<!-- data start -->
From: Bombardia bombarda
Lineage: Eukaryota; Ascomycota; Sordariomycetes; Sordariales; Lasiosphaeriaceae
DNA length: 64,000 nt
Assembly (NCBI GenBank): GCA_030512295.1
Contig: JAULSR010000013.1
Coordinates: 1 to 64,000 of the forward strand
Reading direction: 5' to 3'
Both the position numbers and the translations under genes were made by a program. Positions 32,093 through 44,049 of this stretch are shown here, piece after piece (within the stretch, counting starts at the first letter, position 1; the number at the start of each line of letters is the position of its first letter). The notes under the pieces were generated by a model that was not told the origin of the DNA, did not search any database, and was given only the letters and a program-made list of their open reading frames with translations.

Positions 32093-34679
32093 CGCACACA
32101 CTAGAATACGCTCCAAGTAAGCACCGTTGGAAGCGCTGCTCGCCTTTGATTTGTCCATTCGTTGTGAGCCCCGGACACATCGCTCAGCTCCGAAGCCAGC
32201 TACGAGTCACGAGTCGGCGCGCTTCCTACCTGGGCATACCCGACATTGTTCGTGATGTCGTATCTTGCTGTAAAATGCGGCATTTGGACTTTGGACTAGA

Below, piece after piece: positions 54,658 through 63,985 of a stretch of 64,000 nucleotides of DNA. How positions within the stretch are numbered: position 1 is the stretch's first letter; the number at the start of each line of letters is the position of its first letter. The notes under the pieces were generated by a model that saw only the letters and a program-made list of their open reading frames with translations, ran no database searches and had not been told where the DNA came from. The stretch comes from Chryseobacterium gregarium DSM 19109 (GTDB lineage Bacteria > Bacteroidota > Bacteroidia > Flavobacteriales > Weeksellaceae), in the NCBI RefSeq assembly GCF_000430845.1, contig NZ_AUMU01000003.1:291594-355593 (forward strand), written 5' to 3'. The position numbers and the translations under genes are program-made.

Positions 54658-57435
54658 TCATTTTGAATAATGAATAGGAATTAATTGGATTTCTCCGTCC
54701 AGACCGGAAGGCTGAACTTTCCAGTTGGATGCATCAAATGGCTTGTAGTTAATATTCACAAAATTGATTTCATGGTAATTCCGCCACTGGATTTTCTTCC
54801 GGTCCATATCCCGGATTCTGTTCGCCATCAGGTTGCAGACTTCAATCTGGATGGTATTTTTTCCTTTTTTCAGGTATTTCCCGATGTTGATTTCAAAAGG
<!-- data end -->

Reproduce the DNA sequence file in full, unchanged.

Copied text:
From: Bombardia bombarda
Lineage: Eukaryota; Ascomycota; Sordariomycetes; Sordariales; Lasiosphaeriaceae
DNA length: 64,000 nt
Assembly (NCBI GenBank): GCA_030512295.1
Contig: JAULSR010000013.1
Coordinates: 1 to 64,000 of the forward strand
Reading direction: 5' to 3'
Both the position numbers and the translations under genes were made by a program. Positions 32,093 through 44,049 of this stretch are shown here, piece after piece (within the stretch, counting starts at the first letter, position 1; the number at the start of each line of letters is the position of its first letter). The notes under the pieces were generated by a model that was not told the origin of the DNA, did not search any database, and was given only the letters and a program-made list of their open reading frames with translations.

Positions 32093-34679
32093 CGCACACA
32101 CTAGAATACGCTCCAAGTAAGCACCGTTGGAAGCGCTGCTCGCCTTTGATTTGTCCATTCGTTGTGAGCCCCGGACACATCGCTCAGCTCCGAAGCCAGC
32201 TACGAGTCACGAGTCGGCGCGCTTCCTACCTGGGCATACCCGACATTGTTCGTGATGTCGTATCTTGCTGTAAAATGCGGCATTTGGACTTTGGACTAGA

Below, piece after piece: positions 54,658 through 63,985 of a stretch of 64,000 nucleotides of DNA. How positions within the stretch are numbered: position 1 is the stretch's first letter; the number at the start of each line of letters is the position of its first letter. The notes under the pieces were generated by a model that saw only the letters and a program-made list of their open reading frames with translations, ran no database searches and had not been told where the DNA came from. The stretch comes from Chryseobacterium gregarium DSM 19109 (GTDB lineage Bacteria > Bacteroidota > Bacteroidia > Flavobacteriales > Weeksellaceae), in the NCBI RefSeq assembly GCF_000430845.1, contig NZ_AUMU01000003.1:291594-355593 (forward strand), written 5' to 3'. The position numbers and the translations under genes are program-made.

Positions 54658-57435
54658 TCATTTTGAATAATGAATAGGAATTAATTGGATTTCTCCGTCC
54701 AGACCGGAAGGCTGAACTTTCCAGTTGGATGCATCAAATGGCTTGTAGTTAATATTCACAAAATTGATTTCATGGTAATTCCGCCACTGGATTTTCTTCC
54801 GGTCCATATCCCGGATTCTGTTCGCCATCAGGTTGCAGACTTCAATCTGGATGGTATTTTTTCCTTTTTTCAGGTATTTCCCGATGTTGATTTCAAAAGG